Figure 3. The infarct volume determined from H&E stained sections was reduced in Losartan treated animals compared to vehicle treated animals (A). Representative T2 MR Images of animals receiving Losartan and Vehicle (control) respectively 24 hours after focal cerebral ischemia. The coronal sections reveal T2 hyperintensity of the ischemic region which is attenuated in the Losartan treated animal when compared to vehicle (B).


Figure 4. T2 values measured from T2 maps at 24 hours after MCA occlusion demonstrating similar values in vehicle and Losartan treated groups.


This is the first study to demonstrate beneficial effects of pre-treatment with Losartan on cerebral tolerance to ischemic injury following two traditional rodent models of ischemic stroke. A reduction in ischemic injury was observed in Losartan treated animals subjected to either a transient focal ischemic model of MCAO or a global model of 4VO, where the latter has little potential for collateral flow modifying the ischemic injury during the insult. Our results indicate that pre-treatment with Losartan for 2 weeks significantly enhanced ischemic tolerance not only at the cellular level of hippocampal CA1 pyramidal neurons against 10 minutes four vessels occlusion but also for cortical infarct protection following 90 minutes MCAO. The protective effect of pre-treatment with Losartan for two weeks could not be explained by the changes of physiological variables, since all of the relevant physiological conditions were carefully maintained and except for mean arterial blood pressure, there were no significant differences between groups.

Two weeks of Losartan treatment resulted in significant reductions in mean arterial blood pressure in both spontaneously hypertensive rats and normotensive Wistar rats, which is similar to its effects in humans (Goldberg MR et al, 1993; Zakynthinos E et al, 2005). The dose used to produce lowering in blood pressure presently is the same as that used in a previous study where blood pressure was not measured (Forder JP et al, 2005) . Blood pressure status before, during and after cerebral ischemia can have a significant impact on ischemic outcome. Early experimental studies have demonstrated that hypotension is detrimental during stroke progression in the setting of both global (Cantu RC et al, 1969) and focal cerebral ischemia (Zhu CZ et al, 1995) . There is also evidence that pre-ischemic hypotension does not provide tolerance to ischemia (Kapinya KJ et al, 2002) . Thus, the protection observed with Losartan treatment is likely unrelated to the blood pressure changes. This is further supported by the lack of correlation between the reduction of mean arterial blood pressure and decreased infarct size in our study. This is not entirely unexpected considering that the reduction of MABP in both SHR and Wistar rats was not beyond the threshold of the lower limit considered to impair cerebral blood flow autoregulation (Vraamark T et al, 1995) .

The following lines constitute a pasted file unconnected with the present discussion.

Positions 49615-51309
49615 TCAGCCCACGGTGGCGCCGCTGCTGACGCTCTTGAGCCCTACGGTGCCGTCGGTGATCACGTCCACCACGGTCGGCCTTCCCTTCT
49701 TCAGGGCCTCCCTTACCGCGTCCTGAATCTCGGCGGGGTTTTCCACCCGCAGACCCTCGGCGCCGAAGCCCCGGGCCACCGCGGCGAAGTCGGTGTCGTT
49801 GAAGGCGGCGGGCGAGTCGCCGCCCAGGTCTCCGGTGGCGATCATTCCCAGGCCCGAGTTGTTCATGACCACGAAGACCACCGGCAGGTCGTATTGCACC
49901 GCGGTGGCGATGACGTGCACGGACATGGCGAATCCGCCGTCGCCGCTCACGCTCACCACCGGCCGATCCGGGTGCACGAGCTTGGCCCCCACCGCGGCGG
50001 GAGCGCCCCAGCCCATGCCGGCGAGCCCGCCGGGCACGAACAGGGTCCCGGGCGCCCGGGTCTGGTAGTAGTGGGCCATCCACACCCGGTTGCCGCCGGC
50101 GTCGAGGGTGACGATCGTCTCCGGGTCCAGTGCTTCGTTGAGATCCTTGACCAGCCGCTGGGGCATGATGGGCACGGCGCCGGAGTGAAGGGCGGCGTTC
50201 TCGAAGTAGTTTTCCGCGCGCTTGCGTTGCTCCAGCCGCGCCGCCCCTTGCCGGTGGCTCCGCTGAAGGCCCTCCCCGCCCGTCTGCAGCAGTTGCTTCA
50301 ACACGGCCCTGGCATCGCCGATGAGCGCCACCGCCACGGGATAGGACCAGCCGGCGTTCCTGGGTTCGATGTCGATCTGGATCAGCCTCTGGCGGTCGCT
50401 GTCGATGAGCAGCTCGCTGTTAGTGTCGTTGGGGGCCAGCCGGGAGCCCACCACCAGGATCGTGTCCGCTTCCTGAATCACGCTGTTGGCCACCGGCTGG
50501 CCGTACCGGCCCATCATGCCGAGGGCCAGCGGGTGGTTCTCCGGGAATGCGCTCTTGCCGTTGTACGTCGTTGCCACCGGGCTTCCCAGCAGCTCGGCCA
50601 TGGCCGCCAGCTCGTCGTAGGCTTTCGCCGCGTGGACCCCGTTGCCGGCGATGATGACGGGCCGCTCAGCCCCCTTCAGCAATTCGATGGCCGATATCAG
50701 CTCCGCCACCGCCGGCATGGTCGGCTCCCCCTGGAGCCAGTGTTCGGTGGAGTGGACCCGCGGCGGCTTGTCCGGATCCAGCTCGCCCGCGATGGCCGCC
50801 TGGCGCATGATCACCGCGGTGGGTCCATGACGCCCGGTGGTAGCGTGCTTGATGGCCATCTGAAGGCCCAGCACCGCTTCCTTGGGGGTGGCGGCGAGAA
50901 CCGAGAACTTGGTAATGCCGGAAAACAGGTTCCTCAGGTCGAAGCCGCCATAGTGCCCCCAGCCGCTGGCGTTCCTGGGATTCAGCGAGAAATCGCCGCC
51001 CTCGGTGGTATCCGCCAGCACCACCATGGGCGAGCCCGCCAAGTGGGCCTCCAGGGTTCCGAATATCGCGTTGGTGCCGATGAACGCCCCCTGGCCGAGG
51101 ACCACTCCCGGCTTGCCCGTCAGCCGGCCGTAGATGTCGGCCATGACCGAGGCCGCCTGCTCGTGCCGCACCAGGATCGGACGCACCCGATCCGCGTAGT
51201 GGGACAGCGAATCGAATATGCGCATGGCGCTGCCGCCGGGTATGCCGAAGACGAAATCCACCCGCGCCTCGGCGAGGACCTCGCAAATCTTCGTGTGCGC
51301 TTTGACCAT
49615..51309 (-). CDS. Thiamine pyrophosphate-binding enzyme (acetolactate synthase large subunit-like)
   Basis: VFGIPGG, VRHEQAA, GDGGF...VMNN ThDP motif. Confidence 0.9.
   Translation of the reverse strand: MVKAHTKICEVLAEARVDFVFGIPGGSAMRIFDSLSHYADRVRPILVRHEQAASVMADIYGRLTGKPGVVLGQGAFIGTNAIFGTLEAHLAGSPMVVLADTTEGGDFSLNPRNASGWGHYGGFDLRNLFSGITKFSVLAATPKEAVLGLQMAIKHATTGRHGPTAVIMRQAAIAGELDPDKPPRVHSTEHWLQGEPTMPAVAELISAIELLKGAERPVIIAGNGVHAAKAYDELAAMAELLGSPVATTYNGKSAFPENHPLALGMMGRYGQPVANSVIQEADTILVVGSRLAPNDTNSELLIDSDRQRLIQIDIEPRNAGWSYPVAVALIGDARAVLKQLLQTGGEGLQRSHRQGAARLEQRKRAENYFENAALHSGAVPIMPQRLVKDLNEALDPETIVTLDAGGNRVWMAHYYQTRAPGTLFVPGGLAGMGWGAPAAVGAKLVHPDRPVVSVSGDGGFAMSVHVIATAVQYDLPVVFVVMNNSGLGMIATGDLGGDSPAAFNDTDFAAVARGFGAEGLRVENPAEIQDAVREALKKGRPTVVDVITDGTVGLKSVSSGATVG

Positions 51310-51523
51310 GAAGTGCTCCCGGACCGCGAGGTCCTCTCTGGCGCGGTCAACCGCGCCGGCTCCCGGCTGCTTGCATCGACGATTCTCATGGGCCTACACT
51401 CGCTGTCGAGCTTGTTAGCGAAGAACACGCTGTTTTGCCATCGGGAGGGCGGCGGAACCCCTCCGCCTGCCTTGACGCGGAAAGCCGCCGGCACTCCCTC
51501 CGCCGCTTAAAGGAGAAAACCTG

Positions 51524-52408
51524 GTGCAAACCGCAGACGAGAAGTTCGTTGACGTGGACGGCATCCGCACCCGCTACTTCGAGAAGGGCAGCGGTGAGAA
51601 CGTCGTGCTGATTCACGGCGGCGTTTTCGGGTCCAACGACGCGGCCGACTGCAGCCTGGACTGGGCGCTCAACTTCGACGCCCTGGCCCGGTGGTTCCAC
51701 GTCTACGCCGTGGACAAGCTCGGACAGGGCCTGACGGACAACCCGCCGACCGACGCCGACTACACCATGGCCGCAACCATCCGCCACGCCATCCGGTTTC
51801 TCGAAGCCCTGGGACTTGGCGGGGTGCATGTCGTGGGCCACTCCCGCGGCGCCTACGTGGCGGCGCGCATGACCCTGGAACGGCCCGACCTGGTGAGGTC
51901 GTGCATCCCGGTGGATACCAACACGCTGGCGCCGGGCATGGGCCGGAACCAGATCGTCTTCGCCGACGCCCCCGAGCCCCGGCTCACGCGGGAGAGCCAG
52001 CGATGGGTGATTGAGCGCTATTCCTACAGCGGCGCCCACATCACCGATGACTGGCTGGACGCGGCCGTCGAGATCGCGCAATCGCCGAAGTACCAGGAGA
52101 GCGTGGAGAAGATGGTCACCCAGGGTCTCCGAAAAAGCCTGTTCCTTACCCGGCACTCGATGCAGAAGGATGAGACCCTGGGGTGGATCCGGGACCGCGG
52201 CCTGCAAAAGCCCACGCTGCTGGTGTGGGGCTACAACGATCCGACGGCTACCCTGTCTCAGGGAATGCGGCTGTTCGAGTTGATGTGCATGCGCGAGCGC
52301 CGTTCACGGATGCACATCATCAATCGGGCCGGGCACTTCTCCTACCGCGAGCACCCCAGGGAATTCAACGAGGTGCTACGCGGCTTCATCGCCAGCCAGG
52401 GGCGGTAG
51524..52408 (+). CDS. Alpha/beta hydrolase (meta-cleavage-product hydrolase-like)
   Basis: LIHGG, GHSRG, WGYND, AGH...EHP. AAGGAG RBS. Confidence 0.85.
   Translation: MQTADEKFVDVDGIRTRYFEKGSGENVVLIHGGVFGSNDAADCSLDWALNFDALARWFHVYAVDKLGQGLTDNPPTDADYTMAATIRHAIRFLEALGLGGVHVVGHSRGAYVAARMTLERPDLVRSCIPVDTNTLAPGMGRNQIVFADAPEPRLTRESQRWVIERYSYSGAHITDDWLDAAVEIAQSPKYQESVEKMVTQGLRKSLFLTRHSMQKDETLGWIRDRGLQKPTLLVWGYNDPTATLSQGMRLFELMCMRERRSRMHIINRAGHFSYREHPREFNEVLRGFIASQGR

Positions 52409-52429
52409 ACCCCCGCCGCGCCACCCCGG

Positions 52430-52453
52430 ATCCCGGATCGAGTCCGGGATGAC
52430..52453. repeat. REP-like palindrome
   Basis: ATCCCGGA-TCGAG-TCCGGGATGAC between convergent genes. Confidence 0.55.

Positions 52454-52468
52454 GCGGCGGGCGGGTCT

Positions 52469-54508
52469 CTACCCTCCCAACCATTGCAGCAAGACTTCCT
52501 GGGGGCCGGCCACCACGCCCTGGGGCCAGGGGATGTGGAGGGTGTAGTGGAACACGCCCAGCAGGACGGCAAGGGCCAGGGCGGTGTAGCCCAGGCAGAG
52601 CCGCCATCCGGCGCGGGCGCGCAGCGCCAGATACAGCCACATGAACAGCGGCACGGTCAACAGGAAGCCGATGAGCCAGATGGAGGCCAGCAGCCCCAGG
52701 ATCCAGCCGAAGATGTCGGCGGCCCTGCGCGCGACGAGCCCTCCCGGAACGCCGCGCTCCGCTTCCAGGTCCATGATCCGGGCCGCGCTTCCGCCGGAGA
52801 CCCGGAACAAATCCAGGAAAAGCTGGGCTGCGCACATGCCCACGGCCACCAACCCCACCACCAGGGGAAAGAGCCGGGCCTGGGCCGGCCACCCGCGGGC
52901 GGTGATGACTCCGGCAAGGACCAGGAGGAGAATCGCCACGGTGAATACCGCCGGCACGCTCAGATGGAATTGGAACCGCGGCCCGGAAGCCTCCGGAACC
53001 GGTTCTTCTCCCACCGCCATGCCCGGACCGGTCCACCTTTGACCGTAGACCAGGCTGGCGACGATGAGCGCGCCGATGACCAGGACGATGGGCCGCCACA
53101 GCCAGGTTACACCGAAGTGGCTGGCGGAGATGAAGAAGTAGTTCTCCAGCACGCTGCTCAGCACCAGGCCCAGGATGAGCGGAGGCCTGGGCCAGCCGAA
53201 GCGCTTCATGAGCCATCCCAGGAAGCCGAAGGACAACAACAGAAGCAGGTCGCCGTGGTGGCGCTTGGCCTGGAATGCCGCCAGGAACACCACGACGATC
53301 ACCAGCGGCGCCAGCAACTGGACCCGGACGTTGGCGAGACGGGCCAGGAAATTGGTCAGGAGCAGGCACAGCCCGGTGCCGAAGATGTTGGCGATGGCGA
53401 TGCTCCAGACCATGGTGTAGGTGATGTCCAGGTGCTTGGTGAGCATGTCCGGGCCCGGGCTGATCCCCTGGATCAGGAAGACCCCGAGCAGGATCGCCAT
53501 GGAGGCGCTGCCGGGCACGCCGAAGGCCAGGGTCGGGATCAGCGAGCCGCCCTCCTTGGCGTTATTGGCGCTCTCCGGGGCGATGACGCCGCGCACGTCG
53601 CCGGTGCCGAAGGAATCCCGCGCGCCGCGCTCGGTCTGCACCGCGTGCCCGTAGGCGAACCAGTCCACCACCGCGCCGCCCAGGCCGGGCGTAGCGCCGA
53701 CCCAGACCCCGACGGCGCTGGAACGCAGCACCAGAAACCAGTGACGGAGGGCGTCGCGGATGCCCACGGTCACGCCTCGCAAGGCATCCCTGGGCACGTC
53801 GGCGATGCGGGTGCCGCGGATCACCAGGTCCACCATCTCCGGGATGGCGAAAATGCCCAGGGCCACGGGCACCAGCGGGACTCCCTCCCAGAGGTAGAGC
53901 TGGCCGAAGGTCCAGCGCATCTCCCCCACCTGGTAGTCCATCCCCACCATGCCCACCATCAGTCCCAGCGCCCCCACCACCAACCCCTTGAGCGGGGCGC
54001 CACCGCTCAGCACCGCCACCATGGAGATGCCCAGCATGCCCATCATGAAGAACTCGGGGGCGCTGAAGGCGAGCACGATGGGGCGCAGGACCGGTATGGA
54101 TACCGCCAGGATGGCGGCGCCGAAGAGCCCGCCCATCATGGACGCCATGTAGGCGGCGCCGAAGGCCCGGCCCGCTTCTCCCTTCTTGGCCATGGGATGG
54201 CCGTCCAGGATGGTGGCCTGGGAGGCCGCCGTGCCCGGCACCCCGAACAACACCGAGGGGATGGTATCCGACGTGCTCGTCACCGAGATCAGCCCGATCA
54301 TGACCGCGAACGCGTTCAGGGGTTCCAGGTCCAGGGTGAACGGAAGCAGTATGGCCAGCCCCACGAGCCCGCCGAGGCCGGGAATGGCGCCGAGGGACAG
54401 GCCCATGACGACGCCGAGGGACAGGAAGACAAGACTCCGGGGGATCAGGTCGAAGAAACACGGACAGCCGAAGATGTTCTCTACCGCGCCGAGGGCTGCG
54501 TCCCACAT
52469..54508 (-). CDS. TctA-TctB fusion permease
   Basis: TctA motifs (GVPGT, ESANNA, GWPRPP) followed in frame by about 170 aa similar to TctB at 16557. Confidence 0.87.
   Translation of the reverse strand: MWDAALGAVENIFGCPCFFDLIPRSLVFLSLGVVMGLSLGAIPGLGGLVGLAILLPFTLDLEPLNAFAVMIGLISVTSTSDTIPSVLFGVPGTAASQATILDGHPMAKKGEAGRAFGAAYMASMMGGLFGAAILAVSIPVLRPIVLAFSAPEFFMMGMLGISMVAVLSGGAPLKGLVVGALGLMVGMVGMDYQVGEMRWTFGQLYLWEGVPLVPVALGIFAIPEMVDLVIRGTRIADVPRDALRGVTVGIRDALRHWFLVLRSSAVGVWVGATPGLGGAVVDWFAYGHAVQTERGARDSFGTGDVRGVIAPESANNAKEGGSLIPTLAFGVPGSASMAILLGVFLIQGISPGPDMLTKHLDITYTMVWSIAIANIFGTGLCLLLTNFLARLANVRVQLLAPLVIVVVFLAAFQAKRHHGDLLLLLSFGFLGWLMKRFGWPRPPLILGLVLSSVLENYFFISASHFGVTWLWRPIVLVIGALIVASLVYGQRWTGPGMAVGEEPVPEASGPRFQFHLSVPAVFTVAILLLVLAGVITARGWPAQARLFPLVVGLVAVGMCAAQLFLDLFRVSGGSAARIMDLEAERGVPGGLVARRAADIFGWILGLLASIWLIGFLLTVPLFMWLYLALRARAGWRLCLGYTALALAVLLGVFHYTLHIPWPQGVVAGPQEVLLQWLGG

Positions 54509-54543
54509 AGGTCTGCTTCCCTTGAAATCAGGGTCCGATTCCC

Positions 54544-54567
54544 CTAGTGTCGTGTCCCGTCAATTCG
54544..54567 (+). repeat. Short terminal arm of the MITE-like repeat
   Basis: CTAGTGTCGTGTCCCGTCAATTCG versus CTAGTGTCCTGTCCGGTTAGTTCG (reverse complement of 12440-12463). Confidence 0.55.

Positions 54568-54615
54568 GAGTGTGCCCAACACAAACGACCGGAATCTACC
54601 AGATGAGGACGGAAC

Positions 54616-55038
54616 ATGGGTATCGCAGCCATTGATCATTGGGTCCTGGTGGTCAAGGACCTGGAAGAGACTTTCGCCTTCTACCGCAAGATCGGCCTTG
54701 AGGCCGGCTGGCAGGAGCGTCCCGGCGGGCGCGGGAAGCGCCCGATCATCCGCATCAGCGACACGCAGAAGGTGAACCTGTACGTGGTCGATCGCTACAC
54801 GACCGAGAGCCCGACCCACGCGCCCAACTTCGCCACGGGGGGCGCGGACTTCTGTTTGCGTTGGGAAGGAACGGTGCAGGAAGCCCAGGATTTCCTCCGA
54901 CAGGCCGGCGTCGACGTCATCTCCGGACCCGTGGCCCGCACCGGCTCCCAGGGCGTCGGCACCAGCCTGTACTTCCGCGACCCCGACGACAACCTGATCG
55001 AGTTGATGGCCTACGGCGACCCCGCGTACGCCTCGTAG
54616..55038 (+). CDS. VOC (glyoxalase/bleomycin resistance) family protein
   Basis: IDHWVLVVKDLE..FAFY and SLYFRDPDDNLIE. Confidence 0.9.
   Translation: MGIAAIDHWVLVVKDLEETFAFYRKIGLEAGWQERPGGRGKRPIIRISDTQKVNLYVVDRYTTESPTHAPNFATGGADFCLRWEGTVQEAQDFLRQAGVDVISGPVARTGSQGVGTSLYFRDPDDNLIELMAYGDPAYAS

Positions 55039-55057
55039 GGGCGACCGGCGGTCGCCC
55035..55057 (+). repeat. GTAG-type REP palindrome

It has been reported that post-ischemic Losartan administration reverses the ischemic water permeability reducing its movement from the blood to tissue direction and thereby indicating that Losartan may play a role in preventing cerebral edema (Asiedu-Gyekye IJ et al, 2003). However, analysis of the T2 values in the MR images, a measure considered to be indicative of the extent of vasogenic edema (Qiao M et al, 2001) , did not demonstrate differences in T2 within the ischemic cortex in losartan and vehicle control groups. This suggests that enhanced ischemic tolerance by pre-treating with Losartan is unlikely due to the mechanism of reduction of vasogenic edema.